Louisiana law recognizes three different types of successions. While all estates need to distribute assets and pay debts, this can happen in a variety of ways, depending on the specific circumstances facing the estate. Specifically, an estate can be handled as a(n):

  • Succession Without Administration. If all of the heirs cooperate, an administration of the estate is unnecessary. Instead of collecting and managing assets and identifying and paying creditor claims before distributing property to the heirs, the heirs simply take possession of the property.
  • Succession With Full Administration. When legal disputes arise, or the heirs can’t agree about what should happen to estate property, the court may appoint an administrator. It is the administrator’s job to collect assets, manage assets, identify creditor claims, and pay debts.
  • Independent Administration. This option, like a succession with full administration, requires that assets be collected and managed and that debts be identified and paid. However, the procedures for administering the estate are different under an independent administration than they are under a succession with full administration. Independent administration of estates

Key Facts About the Independent Administration of Estates

Whether you are considering an independent administration of an estate or someone else has suggested it, it is essential to know how it works. Specifically, you may want to know:

  • How is an independent succession administrator appointed? Wills can provide for independent succession administrators. If a will does not provide for an independent administrator but also does not explicitly prohibit an independent administration, all of the legatees may agree to an independent administration. Likewise, if a person dies without a will, all of the intestate heirs may agree to an independent administration of the estate.
  • How do I know that an independent succession administrator is appointed? The court will issue Letters of Independent Administration or Letters of Independent Executorship. The court may not prohibit an independent administration if the decedent provided for an independent administration in the will or all of the heirs agree to an independent administration.
  • When does an independent administration start? Typically, an independent administration begins when the succession is opened with the court. However, a court administered succession with full administration can be changed to an independent administration later, if all of the heirs agree.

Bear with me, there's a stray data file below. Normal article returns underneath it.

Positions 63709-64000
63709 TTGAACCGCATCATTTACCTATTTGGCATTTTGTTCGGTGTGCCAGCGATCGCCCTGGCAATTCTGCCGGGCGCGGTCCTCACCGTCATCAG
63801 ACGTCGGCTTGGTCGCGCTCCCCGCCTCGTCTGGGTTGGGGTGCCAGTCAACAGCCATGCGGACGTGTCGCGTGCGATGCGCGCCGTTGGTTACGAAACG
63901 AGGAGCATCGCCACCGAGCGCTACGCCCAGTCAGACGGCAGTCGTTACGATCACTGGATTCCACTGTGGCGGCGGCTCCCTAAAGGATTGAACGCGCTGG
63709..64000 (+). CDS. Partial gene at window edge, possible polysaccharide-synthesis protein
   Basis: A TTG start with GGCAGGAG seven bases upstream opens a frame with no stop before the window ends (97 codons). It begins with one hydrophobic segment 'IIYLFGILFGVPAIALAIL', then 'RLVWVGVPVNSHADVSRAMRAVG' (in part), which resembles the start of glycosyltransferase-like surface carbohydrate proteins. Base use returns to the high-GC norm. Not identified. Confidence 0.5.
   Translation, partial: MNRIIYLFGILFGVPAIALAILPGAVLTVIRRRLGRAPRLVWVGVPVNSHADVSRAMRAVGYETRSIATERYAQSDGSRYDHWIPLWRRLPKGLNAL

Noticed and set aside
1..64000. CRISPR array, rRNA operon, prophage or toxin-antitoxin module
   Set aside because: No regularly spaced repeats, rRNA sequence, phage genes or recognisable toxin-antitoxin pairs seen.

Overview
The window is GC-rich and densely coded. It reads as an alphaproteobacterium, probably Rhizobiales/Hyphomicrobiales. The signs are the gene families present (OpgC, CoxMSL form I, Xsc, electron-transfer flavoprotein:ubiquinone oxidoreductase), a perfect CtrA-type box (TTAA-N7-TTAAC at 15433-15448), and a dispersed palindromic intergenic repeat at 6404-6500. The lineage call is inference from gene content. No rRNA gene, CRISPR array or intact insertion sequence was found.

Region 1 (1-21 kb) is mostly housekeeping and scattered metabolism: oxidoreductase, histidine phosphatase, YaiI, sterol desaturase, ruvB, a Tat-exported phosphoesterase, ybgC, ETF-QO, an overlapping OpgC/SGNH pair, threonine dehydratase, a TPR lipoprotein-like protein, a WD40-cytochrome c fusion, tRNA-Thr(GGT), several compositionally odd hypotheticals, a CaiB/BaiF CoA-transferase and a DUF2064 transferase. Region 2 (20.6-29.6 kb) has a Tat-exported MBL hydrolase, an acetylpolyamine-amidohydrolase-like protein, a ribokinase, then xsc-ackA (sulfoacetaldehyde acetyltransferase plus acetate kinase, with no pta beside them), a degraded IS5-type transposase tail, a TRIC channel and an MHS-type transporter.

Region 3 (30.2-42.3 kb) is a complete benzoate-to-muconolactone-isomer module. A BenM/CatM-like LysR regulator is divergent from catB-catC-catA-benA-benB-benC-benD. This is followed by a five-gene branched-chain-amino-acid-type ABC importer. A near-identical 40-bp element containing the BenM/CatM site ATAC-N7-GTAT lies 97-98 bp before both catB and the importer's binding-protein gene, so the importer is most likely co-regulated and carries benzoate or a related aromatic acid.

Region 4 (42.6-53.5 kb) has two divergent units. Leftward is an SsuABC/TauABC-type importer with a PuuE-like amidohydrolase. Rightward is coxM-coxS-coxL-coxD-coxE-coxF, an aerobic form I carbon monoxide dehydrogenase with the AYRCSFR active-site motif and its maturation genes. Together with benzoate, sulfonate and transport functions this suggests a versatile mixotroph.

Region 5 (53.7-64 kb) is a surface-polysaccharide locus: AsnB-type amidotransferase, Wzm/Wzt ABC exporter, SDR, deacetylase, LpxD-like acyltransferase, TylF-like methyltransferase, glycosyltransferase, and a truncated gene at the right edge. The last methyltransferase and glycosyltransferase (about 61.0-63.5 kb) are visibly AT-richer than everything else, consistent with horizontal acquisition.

• What is the key difference between a succession with full administration and an independent administration? A succession administrator settles the assets and debts of an estate before distributing property to heirs. During a succession with full administration, the administrator must seek court approval for each step that is taken. The same is not true for an independent administration. An independent administrator must be appointed by the court but does not need court approval to take action on behalf of the estate.
  • What does an independent administrator do? An independent administrator is responsible for paying estate debts, selling estate property, investing estate property, caring for estate property, identifying estate debts, and paying estate creditors.
  • Is a bond required? Typically, bonds are not required for independent administrations, but there are some exceptions to this general rule.

An independent administration can significantly reduce the estate’s succession expenses, delays in resolving estate issues, and delays in distributing property to heirs.

Is an Independent Administration Right for You?

Ultimately, you need to decide if an independent administration is right for your situation. You want to honor the decedent’s wishes and act in the best interest of all heirs, but you may not be sure which type of succession administration best meets everyone’s needs.

Our experienced Louisiana succession lawyers can explain how the pros and cons of the different types of succession administrations apply to your case, and we can help you make the difficult decisions.

Each year, our succession attorneys help hundreds of families throughout Louisiana resolve their succession and probate issues. Call us, or contact us through this website to learn more about how we may help you.